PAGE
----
On this point about design, the most important factor in a player feeling ownership of a deduction is the size of the possibility space. The possibility space is the sum total breadth of all possible answers the player could input, regardless of correctness. For example, if the player needs to deduce which of four items they must show to a character in order to get a confession, the possibility space is small: just four possibilities (see: interrogating witnesses in Ace Attorney). If a player must deduce which English words to type into a database search in order to find a confession, the possibility space is nearly infinite (see: Her Story). Selecting a specific answer from a large possibility space makes it feel personal.


This last pillar simply means that investigative deduction, instead of a hot-seat quiz, is the act of exploring a body of information, eliminating answers, and testing hypotheses before finally arriving at a conclusion.
Generally speaking, having a high cost associated with the player making an incorrect deduction is a bad idea. The player having wasted a small amount of time or resources is often enough to dissuade them from attempting to brute-force their way through a deduction puzzle, and often the player needs to input incorrect solutions in order to test hypotheses on the way to their final conclusion. Harsh punishments for incorrect deductions, like Ace Attorney’s ‘three strikes and you’re out’ system, are often a crutch used in games with very small possibility spaces, and are frustrating at best.
If for narrative reasons your player only has one chance at a solution to a particular deduction, then rewarding an incorrect deduction with a slightly worse outcome is vastly preferable to an outright fail-state. For example, if the player accuses the wrong suspect, it’s much better to have that character simply be offended than require the player retry the whole scene.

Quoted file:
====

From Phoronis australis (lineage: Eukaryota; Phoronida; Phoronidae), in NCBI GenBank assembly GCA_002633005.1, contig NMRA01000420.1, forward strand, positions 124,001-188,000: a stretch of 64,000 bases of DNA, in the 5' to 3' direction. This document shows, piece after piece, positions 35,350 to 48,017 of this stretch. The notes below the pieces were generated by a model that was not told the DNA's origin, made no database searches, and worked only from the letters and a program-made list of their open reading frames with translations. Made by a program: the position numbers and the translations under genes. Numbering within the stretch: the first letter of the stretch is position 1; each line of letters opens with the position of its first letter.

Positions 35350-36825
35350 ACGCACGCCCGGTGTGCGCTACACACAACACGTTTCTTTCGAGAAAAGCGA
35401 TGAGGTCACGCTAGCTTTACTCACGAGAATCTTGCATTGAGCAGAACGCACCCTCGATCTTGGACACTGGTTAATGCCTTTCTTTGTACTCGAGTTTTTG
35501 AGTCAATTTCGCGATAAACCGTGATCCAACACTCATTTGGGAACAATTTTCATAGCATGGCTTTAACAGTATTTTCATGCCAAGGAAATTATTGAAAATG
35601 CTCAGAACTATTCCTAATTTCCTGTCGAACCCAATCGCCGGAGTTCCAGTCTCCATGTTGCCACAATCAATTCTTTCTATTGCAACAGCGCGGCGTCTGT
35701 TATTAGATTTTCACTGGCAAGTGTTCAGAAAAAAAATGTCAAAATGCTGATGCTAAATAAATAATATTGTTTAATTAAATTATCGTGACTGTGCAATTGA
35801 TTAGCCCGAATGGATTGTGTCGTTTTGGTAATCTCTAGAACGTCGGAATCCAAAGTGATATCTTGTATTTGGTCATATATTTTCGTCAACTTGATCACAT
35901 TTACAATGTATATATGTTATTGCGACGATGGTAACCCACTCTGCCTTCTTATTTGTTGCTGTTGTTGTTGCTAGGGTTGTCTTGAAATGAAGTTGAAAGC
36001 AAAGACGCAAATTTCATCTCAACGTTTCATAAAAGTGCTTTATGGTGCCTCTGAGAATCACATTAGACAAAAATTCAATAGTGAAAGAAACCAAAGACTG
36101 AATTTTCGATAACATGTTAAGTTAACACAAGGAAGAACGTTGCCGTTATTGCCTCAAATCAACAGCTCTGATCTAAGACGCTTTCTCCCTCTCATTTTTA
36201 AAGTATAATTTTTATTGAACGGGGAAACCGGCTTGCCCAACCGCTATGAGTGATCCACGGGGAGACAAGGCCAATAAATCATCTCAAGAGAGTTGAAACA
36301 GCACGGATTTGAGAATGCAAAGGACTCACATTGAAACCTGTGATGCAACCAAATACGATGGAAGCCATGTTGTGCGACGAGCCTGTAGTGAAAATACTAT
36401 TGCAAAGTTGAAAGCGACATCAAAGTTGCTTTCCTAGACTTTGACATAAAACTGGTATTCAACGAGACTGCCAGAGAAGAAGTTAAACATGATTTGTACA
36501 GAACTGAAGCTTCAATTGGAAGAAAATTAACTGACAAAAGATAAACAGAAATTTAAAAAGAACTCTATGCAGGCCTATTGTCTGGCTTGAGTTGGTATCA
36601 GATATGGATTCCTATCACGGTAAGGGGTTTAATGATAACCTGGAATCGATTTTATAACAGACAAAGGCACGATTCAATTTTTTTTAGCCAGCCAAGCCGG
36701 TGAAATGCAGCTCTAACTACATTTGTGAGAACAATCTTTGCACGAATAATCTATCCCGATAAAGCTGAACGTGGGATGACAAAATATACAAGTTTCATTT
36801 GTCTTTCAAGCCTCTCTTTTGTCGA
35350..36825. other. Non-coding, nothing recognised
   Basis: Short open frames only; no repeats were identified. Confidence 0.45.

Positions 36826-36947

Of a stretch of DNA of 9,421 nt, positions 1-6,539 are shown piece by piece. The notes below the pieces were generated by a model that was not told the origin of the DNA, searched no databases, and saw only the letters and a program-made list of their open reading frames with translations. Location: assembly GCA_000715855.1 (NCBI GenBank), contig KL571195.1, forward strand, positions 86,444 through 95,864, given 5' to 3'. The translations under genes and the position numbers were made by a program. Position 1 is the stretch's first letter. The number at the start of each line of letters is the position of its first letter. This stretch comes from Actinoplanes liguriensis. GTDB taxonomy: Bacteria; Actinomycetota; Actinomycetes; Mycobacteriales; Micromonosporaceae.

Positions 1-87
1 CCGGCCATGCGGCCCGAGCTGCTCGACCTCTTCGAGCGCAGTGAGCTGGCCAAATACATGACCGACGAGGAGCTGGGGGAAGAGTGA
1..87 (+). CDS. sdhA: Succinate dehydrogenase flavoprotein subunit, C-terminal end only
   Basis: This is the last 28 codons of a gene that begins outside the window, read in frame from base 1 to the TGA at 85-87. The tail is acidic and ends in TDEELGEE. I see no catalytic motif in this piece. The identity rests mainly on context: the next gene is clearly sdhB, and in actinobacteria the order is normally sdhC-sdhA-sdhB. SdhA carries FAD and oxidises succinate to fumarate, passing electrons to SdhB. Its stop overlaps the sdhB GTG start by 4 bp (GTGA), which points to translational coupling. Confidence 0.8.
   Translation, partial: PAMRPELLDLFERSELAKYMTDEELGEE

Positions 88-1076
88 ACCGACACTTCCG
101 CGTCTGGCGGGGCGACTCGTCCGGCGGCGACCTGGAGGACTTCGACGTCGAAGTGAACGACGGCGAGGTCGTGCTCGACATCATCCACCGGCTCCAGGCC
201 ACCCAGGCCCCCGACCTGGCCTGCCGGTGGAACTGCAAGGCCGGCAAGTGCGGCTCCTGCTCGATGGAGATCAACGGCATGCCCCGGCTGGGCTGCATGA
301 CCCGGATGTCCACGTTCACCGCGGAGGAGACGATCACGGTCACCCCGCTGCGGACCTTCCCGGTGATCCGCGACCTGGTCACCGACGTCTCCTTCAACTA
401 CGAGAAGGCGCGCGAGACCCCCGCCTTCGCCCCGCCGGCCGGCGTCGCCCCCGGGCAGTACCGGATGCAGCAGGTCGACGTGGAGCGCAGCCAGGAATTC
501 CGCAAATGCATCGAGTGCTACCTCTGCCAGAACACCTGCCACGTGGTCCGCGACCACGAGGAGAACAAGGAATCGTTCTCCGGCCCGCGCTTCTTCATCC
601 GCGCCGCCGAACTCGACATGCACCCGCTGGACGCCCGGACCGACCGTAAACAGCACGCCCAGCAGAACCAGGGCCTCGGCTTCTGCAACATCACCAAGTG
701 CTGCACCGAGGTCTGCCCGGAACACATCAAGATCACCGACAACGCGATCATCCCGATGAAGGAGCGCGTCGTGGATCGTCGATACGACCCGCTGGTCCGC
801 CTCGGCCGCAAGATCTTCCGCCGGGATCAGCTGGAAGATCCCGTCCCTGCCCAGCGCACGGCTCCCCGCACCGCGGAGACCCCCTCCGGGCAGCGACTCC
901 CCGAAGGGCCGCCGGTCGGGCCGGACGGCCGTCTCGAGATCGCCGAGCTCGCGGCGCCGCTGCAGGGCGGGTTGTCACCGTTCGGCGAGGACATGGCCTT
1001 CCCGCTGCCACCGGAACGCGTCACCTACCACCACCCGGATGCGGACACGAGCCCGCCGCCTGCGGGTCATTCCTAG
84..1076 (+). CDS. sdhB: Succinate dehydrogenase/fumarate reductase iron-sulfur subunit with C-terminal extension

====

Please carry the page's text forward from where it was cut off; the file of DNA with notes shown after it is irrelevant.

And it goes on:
For certain quests in The Witcher 3’s Novigrad, deducing which house to visit from hundreds of buildings provides an ample possibility space.


These principles are, in my opinion, simple to apply to your own designs. First, players should have a method of inputting deductions for the computer to then respond to. The game should feature this input stage prominently if it wants to promote investigation or deduction, and should never validate deductions before the player has inputted them.

Second, the subtler the hints and the broader the possibility space, the more ownership the player feels of their answer, and the smarter they feel for getting it right. Finally, and simply, if an investigation is ‘testing’ the player’s deductive skills, think of it as a graded open-book challenge rather than a pass-fail exam.


Investigative play encourages the player to really engage with narrative content. They must stop, think, and understand the finer details of what you’ve written. They aren’t begrudgingly forced to slow down and pay greater attention, they’re made to want to. I’ve recently been playing Divinity: Original Sin II, and had begun glazing over text in favour of following map markers. But 60 hours in, I finally taught myself the names and identities of the very plot-relevant gods. Why? Because I wanted to solve an optional riddle involving their statues. Surely any story experience would benefit from increased engagement.